I finally had the opportunity to read what so many high school juniors have been reading for decades now. Unfortunately, I did not have the benefit of what must be wonderful philosophical discussions about it with young, curious minds.
This story is about a boy, a shepherd, who meets a king who inspires him to follow omens and signs that will direct him to a treasure. The king gives him 2 stones that indicate yes or no and are to be used to guide him through his journey. Almost immediately the boy encounters failure. Rather than becoming despondent, though, he picks himself up and begins to work to compensate for his initial failure and as he does, he learns that failure can teach lessons and that the journey is part of what enables him to achieve his Personal Legend. Because he is mindful and attentive during each moment of his journey, crossing rivers and desserts, he inherits wisdom from each person he encounters, no matter how simple or how obtuse they may be.
It is clear why this book has been translated into so many languages and has been read by literally millions of people. It can be understood on so many levels and its meaning broadened to so much significance. So much so, that I will not begin to pontificate on that here in this blog.
Suffice it to say, that as I go on my personal journey in life, I will consider the message of the boy for me to be that we must be mindful of each step – good or bad – all the while taking into account and appreciating what we have already.
If you’re inclined to the philosophical, this book is for you!
After having moved so many times, Cameron is finally feeling fairly at home in her routine with Oliver, caring for him as she would an elderly grandfather. But when she suddenly receives a letter from her ex-best-friend, Sonia, it cuts into her world and forces her to remember their friendship, and it chisels at the wall she’s build around herself. Oliver furthers that by sending Cameron on a mission to find Sonia in his own underhanded way, and it takes Cameron on an odyssey through her past as a way to pave her future.
It took a bit of time for this novel to capture my full attention and I believe it was because it took me awhile to like the main character, Cameron. She is introduced as a bit aloof, unattached. But as I read on, I came to understand why that was so. She’s had to move many times, as a military child, and so she’s had to adjust so many times to new situations and social norms. And then there were the disappointments and the pain, one after the other. She has hardened herself, now, and she’s afraid to be vulnerable. However, as she succumbs to the pressure of having to search for Sonia, her heart is gradually pried open by the memories that come rushing back to her and she finds her humanity – and softness – again.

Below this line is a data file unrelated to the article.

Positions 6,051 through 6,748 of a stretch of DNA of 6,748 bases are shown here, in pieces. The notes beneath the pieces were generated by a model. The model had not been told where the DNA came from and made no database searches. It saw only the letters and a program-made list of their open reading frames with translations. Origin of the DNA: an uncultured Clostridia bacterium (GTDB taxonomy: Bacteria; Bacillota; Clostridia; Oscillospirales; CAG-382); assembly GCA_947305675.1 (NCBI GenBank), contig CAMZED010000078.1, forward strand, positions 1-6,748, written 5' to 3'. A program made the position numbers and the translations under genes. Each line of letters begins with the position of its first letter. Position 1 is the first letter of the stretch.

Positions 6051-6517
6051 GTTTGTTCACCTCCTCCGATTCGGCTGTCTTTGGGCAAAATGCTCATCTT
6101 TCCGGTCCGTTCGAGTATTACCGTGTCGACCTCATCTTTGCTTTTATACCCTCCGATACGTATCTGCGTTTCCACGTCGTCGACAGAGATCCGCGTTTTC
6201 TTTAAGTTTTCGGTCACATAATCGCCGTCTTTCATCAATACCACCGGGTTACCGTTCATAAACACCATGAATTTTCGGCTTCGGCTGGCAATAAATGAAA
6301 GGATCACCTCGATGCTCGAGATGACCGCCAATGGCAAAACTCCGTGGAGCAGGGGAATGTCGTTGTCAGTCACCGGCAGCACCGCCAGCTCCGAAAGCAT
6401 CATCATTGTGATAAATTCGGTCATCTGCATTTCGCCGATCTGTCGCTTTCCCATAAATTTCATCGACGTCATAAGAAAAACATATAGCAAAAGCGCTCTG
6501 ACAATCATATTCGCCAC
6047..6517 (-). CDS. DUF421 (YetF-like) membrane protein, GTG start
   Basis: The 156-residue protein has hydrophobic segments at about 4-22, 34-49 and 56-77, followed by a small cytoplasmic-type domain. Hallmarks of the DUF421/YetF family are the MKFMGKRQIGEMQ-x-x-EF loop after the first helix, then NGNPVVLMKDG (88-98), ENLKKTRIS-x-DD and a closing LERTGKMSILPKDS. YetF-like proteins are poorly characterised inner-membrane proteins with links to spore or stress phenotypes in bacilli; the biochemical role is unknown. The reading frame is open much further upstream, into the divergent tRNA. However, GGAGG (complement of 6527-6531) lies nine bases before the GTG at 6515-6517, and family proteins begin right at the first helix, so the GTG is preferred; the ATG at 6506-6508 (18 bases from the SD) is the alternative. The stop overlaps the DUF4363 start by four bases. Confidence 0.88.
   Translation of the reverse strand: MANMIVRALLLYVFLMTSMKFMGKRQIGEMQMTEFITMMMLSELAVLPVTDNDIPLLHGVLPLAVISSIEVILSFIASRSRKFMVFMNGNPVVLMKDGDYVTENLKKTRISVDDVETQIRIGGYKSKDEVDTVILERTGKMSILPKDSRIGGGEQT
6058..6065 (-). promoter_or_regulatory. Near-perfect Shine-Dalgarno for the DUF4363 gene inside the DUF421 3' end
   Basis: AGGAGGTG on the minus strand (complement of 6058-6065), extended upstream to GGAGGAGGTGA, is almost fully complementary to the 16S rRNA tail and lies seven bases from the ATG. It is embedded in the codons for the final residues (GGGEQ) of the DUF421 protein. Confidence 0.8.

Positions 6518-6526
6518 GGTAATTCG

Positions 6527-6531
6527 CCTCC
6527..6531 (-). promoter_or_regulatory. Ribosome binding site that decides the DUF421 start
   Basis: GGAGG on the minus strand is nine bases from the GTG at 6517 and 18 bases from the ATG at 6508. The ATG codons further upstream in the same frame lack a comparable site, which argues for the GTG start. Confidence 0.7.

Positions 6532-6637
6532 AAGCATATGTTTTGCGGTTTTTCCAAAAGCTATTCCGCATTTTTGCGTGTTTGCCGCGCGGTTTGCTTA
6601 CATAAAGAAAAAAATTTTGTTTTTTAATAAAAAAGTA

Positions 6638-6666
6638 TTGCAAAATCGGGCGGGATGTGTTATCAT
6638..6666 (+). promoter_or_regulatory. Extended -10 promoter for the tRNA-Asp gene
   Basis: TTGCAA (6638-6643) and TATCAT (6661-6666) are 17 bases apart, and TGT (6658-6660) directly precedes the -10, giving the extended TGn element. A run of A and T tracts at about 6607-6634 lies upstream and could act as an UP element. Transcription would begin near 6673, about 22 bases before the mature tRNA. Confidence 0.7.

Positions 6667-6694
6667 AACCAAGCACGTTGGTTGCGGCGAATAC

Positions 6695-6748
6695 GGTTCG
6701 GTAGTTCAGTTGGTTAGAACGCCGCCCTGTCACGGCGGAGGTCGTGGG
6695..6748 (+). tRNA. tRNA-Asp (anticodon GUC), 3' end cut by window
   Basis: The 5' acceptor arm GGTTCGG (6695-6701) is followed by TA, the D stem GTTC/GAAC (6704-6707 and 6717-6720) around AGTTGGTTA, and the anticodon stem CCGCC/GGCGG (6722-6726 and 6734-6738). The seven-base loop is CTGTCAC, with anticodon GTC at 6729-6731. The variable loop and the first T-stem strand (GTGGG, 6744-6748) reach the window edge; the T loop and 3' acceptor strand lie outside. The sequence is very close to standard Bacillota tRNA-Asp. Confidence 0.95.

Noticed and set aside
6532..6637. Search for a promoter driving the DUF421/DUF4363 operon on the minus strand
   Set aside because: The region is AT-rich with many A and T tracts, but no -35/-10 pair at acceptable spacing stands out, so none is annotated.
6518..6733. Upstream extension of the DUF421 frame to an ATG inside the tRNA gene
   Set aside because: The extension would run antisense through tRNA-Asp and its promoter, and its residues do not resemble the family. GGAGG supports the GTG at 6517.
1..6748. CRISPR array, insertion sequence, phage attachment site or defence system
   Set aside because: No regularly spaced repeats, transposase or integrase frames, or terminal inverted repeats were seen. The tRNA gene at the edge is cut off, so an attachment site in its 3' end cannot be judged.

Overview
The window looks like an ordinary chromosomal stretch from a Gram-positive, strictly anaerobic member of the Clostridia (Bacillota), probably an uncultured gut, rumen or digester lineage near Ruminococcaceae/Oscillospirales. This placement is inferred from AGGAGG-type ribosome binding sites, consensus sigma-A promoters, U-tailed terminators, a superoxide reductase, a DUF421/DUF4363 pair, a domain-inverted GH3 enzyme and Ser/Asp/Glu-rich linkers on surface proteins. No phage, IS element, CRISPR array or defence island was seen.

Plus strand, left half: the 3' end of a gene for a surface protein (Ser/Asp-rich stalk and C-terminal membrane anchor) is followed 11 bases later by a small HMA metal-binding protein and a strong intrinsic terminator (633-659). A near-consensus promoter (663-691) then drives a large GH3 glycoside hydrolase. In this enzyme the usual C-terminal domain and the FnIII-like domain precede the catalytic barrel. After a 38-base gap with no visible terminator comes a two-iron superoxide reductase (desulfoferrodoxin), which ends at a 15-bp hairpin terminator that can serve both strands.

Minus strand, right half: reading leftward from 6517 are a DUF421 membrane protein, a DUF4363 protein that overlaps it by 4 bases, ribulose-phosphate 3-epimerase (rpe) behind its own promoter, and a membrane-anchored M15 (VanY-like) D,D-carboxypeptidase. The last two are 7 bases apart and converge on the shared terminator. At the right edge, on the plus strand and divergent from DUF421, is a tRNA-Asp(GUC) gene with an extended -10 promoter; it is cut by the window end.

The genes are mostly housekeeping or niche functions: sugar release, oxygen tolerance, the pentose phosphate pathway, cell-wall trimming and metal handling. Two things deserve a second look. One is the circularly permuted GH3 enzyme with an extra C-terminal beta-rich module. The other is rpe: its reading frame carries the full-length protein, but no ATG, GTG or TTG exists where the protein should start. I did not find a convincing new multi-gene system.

One of the most striking characters is Sonia’s mother. She is severely mentally ill and abusive of Sonia both psychologically and physically. What I think is so well portrayed in this novel is not only the abuse itself, but how the abuse instills a sense of helplessness in not only the direct victims, but in those around the victims, so that they, in turn, become casualties of the abuse themselves. There is a clear ripple effect that causes very tragic collateral damage. It almost seems to have affected those around Sonia even more, perhaps, than Sonia herself. I wonder if this might actually be more realistic than we know.
This is a tender story of friendship and trust, forgiveness and humanity that I ultimately enjoyed more than I thought I would. I think you will too…
Clea is a smart, but smart-mouthed girl who seems to not be able to stop herself from saying things that get her into trouble. And while Auntie (her adoptive mother) loves her dearly, she still craves attention and love from her Mama, who seems to show love only to the men who come to her each night from the prison up the road. As Clea grows older and the hurt grows deeper, Clea learns to internalize this hurt and drive it inward, until she finally learns how to cope and ultimately to forgive.
This is a poignant coming-of-age story, that blends flavors of the deep, poverty-stricken South into a young woman’s struggle with trauma and development of empathy and forgiveness. While Clea starts off as a bold, outspoken, actually crass and rude child, she learns quickly that her words can do terrible harm. And they do. But she clings to words in other ways, and words ultimately become what save her.